Low levels of ambient air pollution during pregnancy and fetal growth among term neonates in Brisbane, Australia

Craig Anthony Hansen, Anne Neller, Gail Williams, Rod Simpson

Research output: Contribution to journalArticle

52 Citations (Scopus)

Abstract

There is mounting evidence that maternal exposure to ambient air pollution during pregnancy is associated with adverse birth outcomes. We examined birth weight and small for gestational age (SGA <10th percentile for age and gender) among 26,617 singleton full-term births in Brisbane, Australia (July 2000-June 2003), in relation to ambient pollution during pregnancy. We also examined head circumference (HC) and crown-heel length (CHL) among a sub-sample (n=21,432) of the term neonates. Maternal exposure to PM10, visibility reducing particles (bsp), O3 and NO2 was assessed by calculating average exposure estimates over months and trimesters of pregnancy based on a citywide average of the pollutants. Linear and logistic regression models were employed to examine the effect of these pollutants on the birth outcomes after adjusting for potential confounders and season of birth. The regression coefficients were based on an inter-quartile range (IQR) increase in exposure as well as quartiles of exposure with the lowest used as a reference category. Trimester- and monthly specific exposures to all pollutants were not significantly associated with a reduction in either birth weight or HC, or an increased risk of SGA. An IQR increase in NO2 during the third trimester was associated with a reduction in CHL (β = - 0.15 cm, 95% CI -0.25 to -0.05 cm) and this was concentrated around exposure during month nine. No other pollutants were associated with a reduction in CHL. In conclusion, there was no strong evidence suggesting that ambient air pollution during pregnancy is associated with sub-optimal fetal growth in Brisbane.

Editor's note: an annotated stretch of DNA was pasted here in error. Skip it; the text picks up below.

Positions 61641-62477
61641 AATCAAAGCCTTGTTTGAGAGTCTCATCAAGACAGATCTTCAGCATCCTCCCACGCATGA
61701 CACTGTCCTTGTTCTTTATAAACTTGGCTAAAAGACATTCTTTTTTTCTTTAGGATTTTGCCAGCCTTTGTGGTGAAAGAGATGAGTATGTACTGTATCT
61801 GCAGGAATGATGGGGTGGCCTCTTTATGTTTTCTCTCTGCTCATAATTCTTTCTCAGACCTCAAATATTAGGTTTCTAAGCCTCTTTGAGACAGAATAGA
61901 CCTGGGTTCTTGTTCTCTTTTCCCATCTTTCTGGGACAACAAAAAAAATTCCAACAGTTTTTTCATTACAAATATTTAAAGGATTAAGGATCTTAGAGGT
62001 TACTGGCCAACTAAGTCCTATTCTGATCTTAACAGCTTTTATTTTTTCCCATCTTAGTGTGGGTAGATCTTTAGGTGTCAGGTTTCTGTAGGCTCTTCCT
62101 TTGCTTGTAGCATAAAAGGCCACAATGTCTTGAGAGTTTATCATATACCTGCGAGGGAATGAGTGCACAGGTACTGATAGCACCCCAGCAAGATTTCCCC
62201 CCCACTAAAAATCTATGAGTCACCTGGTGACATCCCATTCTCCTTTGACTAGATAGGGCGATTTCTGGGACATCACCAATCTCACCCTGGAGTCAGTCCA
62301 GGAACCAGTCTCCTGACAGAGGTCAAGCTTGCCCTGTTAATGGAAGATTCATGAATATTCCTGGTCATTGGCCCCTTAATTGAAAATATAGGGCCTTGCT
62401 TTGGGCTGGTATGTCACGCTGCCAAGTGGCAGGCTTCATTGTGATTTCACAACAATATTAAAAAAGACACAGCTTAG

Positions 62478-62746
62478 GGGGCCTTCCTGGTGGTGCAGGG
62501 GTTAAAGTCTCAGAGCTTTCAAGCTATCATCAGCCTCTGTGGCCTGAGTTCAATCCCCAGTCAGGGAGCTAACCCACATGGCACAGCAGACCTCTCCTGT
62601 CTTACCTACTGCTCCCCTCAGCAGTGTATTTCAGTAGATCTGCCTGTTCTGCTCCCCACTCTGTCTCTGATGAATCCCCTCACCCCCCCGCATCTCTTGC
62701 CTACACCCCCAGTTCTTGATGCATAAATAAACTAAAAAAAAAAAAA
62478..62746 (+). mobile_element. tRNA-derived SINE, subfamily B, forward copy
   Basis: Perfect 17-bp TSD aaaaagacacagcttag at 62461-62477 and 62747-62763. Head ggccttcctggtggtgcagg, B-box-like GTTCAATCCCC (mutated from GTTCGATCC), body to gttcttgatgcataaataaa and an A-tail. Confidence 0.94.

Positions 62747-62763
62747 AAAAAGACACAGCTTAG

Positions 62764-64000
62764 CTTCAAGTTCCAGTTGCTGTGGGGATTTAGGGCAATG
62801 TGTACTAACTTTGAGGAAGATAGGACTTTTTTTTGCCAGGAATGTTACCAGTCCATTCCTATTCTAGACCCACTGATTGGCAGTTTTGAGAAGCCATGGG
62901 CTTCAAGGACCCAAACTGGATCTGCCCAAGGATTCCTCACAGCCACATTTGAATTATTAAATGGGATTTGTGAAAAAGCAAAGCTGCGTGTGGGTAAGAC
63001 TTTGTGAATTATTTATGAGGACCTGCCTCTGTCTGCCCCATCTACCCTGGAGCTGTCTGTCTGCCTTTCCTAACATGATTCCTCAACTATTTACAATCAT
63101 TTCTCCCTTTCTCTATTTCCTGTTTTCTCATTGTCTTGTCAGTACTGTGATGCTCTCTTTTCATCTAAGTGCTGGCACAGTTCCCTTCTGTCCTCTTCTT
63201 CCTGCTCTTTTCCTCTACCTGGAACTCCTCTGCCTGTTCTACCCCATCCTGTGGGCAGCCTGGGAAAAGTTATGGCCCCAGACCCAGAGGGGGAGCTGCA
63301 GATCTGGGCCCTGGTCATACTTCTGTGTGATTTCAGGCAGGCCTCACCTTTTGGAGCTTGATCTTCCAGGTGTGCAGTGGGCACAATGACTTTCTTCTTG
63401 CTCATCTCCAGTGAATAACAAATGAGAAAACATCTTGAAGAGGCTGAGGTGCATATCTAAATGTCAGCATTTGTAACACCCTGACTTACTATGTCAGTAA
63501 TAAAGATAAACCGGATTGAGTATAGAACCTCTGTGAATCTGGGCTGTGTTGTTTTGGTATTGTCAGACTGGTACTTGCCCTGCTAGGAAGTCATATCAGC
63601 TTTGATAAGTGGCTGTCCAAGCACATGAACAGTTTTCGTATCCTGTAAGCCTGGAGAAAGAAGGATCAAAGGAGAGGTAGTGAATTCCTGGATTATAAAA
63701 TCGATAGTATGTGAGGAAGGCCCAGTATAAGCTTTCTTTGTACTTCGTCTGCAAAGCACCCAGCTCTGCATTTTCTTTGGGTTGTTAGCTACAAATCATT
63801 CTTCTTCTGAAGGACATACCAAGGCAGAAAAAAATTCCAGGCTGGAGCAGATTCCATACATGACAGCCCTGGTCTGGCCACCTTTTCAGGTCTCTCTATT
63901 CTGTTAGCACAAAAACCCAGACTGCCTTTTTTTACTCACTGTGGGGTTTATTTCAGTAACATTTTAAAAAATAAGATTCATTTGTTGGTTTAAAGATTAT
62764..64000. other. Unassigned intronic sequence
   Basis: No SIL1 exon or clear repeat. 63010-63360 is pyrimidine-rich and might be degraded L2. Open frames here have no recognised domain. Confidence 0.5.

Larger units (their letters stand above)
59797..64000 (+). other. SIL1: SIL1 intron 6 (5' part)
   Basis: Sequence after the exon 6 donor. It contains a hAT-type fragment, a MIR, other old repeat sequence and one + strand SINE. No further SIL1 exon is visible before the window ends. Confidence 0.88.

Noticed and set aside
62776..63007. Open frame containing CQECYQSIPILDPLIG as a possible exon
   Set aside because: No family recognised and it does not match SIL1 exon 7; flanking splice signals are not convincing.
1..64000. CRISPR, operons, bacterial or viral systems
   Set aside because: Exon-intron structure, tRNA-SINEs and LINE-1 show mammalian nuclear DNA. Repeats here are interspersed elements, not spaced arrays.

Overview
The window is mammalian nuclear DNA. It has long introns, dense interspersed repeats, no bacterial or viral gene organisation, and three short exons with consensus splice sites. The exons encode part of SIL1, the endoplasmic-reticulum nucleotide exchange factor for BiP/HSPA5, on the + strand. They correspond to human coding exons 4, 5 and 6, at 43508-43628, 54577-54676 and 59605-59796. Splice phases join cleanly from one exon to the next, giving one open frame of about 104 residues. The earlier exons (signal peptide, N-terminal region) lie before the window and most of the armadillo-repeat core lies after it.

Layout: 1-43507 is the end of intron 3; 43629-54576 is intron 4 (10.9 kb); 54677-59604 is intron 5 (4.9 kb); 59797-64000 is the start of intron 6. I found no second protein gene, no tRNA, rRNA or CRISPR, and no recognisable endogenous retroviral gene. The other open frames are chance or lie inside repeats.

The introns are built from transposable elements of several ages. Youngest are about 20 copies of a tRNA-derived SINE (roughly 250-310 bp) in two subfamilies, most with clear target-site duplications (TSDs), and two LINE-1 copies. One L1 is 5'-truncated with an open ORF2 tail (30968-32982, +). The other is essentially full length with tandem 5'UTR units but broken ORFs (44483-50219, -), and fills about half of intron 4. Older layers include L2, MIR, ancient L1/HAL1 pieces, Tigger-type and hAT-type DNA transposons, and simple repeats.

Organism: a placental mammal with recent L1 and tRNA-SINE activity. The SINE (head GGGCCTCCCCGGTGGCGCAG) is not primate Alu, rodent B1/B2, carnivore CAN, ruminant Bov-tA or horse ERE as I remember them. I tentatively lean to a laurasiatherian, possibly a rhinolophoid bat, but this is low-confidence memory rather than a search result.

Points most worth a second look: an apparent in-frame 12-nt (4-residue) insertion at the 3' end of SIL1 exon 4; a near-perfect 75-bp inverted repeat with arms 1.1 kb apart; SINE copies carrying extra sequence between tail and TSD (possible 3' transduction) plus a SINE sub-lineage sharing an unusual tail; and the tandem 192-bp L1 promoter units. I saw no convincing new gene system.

LanguageEnglish
Pages383-389
Number of pages7
JournalEnvironmental Research
Volume103
Issue number3
DOIs
Publication statusPublished - 1 Mar 2007

Keywords

  • Air pollution
  • Birth weight
  • Crown-heel length
  • Head circumference
  • Pregnancy
  • Small for gestational age

ASJC Scopus subject areas

  • Biochemistry
  • Environmental Science(all)

Cite this